It’s the last trading day of 2023, and it’s fair to say that the year has turned out better than most experts predicted. Now, of course, the experts are busy with their predictions for the coming year, including specific calls for U.S. stocks and other asset classes that will likely reach their sell-by date well before December 2024. While it’s still wise not to invest a lot of stocks in a single prediction (you might as well go from (before and try to guess who will win) the World Series next year), it can be useful to see the range of scenarios considered by market professionals. After all, at least one of them is probably close to reality, thanks to a combination of disciplined analytical reasoning and pure luck.
So what do the experts see? as they gaze into their crystal balls? Well, JPMorgan Chase isn’t expecting to drink champagne. Their call for the S&P 500 (SP500, SPX) at the end of 2024 is 4,200, a drop of about 12% – yes, a drop – from the December 28 close of 4,783. At the other end of the spectrum, Goldman Sachs (GS) predicts a market close of 5,100 within a year, which represents a net but not huge gain of 6.7 percent from yesterday’s close. According to the FactSet (MSDS) from the compilation of data from which these estimates come, the median estimate among pros is that the benchmark index of U.S. blue-chip stocks will post a gain of 6.0 percent next year. It’s a pretty safe call. Of course, a year ago these same pundits were predicting a tough 2023 for US stocks and look what we got instead: a nice little 25% gain thanks to a combination of no recession, AI madness and Jay Powell’s Christmas present from a Fed kingpin. on December 13.
We generally refrain from publishing precise numbers ourselves because, in our experience, even getting the fundamentals right (the economy, earnings, monetary policy) does not guarantee a predictable market outcome . And getting fundamentals right is notoriously difficult, as most experts have discovered in 2023 (see: The 2023 Recession, Inverted Yield Curve, etc.). However, what we think will matter a lot next year is company sales and profits. It may seem easy to say that “earnings will matter” – but most of the time, they don’t matter much from a stock price performance perspective; or they matter, but other things matter more to the collective mind of the market.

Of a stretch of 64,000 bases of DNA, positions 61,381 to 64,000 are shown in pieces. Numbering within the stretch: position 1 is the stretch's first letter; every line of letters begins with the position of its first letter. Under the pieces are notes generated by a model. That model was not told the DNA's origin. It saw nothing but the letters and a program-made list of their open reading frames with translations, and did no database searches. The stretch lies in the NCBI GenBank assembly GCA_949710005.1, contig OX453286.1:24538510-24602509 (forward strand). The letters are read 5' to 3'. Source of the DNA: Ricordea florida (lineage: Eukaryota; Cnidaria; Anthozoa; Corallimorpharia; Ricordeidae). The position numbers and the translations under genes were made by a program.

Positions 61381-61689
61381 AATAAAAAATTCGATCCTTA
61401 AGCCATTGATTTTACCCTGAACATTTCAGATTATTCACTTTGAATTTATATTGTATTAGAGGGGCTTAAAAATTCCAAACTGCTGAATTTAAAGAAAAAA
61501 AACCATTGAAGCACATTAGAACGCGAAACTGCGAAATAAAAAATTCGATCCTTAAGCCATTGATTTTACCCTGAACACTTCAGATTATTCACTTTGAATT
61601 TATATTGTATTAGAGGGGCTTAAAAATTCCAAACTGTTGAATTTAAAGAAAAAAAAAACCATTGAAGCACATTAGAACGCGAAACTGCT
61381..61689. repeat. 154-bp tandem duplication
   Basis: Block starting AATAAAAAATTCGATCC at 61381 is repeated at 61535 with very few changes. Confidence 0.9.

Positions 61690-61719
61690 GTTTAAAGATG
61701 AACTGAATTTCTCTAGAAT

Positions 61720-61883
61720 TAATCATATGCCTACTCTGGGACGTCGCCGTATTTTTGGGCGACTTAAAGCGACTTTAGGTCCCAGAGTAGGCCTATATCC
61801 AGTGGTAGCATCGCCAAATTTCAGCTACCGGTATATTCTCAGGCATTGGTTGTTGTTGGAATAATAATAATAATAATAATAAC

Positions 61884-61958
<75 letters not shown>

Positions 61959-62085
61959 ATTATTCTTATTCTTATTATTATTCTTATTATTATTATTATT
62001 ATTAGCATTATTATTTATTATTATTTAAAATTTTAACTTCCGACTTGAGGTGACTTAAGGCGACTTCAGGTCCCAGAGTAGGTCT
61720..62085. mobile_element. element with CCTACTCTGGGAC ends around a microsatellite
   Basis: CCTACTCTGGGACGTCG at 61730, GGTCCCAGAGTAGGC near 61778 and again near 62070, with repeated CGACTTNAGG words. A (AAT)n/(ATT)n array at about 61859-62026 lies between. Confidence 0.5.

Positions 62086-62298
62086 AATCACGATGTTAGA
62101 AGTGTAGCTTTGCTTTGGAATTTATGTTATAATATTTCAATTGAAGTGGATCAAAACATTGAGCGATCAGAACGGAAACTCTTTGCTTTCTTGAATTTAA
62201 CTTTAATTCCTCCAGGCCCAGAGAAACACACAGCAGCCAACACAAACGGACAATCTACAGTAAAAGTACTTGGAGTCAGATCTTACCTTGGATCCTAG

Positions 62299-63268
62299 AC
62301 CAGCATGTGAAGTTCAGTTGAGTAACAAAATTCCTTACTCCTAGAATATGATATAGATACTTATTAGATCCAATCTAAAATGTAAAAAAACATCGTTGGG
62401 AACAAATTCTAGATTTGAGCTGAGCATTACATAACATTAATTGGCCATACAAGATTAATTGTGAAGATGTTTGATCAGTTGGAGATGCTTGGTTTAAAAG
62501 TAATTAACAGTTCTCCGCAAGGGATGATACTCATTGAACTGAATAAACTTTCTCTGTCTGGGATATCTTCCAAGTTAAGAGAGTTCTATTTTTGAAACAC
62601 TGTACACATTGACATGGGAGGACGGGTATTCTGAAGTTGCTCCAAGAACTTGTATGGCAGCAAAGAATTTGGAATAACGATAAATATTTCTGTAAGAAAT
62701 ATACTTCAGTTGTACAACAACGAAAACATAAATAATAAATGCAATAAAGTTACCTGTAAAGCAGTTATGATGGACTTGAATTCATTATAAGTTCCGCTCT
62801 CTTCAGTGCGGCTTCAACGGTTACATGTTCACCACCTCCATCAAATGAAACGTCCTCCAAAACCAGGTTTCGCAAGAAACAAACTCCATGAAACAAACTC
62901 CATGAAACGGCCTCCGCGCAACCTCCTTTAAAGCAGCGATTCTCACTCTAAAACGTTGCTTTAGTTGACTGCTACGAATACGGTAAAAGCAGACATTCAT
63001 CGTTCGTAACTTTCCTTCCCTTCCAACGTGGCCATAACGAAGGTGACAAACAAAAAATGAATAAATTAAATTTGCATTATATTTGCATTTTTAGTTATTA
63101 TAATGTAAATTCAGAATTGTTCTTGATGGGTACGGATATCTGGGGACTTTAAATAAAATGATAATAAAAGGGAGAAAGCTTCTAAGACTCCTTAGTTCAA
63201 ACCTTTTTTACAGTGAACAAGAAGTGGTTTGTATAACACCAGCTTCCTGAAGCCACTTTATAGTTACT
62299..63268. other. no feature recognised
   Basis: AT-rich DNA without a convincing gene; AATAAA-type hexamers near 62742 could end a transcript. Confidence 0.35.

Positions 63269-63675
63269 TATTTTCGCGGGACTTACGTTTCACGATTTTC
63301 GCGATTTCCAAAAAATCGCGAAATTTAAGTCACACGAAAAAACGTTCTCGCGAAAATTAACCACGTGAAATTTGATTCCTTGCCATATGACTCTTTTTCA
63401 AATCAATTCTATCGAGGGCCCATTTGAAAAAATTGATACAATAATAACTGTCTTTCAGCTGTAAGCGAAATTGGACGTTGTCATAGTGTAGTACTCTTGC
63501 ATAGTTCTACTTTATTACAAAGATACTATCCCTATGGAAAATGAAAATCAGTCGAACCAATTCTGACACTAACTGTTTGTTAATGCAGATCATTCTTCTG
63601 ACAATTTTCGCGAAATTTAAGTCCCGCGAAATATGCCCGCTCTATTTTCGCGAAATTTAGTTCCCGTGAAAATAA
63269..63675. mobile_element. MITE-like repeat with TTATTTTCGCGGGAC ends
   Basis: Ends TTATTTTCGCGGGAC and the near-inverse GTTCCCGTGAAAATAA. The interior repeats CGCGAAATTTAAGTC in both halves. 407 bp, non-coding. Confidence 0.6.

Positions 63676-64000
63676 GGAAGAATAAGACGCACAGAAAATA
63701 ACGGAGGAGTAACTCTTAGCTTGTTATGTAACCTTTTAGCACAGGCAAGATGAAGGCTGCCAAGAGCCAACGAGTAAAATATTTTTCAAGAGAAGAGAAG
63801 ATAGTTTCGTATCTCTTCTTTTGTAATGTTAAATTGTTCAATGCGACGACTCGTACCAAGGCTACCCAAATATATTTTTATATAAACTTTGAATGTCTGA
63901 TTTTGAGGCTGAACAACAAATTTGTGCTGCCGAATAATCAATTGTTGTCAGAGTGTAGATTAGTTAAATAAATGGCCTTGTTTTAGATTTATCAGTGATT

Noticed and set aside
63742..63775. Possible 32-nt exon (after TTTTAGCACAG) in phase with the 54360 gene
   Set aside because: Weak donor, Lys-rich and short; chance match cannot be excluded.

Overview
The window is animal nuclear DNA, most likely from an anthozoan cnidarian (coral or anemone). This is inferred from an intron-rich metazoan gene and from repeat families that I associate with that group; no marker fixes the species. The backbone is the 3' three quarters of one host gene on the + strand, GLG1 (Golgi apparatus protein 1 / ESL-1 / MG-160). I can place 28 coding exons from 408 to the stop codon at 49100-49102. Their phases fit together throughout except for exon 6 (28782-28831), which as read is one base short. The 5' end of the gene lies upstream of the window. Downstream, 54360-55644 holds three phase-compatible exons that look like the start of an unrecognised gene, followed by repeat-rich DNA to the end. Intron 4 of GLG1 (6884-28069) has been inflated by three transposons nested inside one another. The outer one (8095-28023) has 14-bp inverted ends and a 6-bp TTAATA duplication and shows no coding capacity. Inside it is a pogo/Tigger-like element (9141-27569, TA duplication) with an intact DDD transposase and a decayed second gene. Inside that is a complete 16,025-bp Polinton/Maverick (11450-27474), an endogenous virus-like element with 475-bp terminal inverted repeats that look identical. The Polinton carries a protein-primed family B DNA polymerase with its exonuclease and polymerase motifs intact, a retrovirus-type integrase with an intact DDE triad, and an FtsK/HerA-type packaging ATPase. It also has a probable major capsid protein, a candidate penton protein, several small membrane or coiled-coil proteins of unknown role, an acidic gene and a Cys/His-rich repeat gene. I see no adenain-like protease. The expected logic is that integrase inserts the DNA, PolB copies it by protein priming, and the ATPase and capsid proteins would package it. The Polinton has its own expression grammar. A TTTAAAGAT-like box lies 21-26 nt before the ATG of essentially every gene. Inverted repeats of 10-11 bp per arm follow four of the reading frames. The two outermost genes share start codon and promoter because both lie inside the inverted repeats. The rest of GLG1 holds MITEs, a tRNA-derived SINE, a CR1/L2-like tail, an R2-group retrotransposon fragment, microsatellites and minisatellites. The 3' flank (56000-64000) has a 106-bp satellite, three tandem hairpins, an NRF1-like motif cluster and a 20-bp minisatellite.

Next year, however, businesses will likely face two distinct challenges regarding their financial outlook. First, the economy is expected to grow at a considerably slower pace than the roughly 3% real GDP growth forecast for 2023. Slower end-user demand means lower sales volumes. Second, continued good news on slowing inflation means weaker pricing power for companies. When volume and price are lower, the logical result is… well, lower sales. Already, during the third quarter earnings season, we have seen consumer-oriented companies lower their forecasts in light of expected “macro uncertainty” – corporate profits reflect weaker consumer demand .
Sell-side analysts took note of the pessimistic forecasts. The consensus outlook for fourth-quarter earnings per share growth, according to FactSet, is 1.38 percent. This is down from the consensus forecast of 8.08% as of September 30, a considerable decline. Much will depend on the ability of companies to use productivity measures to improve their profit margins. Improving operating profit levels can offset weak revenue – but efficiency gains will have to come from somewhere. Maybe all of this year’s hype about AI can translate into tangible productivity – but that’s still more guesswork than clearly demonstrated use cases.
Income will therefore count. We leave you with this as a final observation.
In the meantime, we wish you all a very Happy New Year and a happy and healthy start to the year.
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Editor’s note: The summary bullet points in this article were chosen by the Seeking Alpha editors.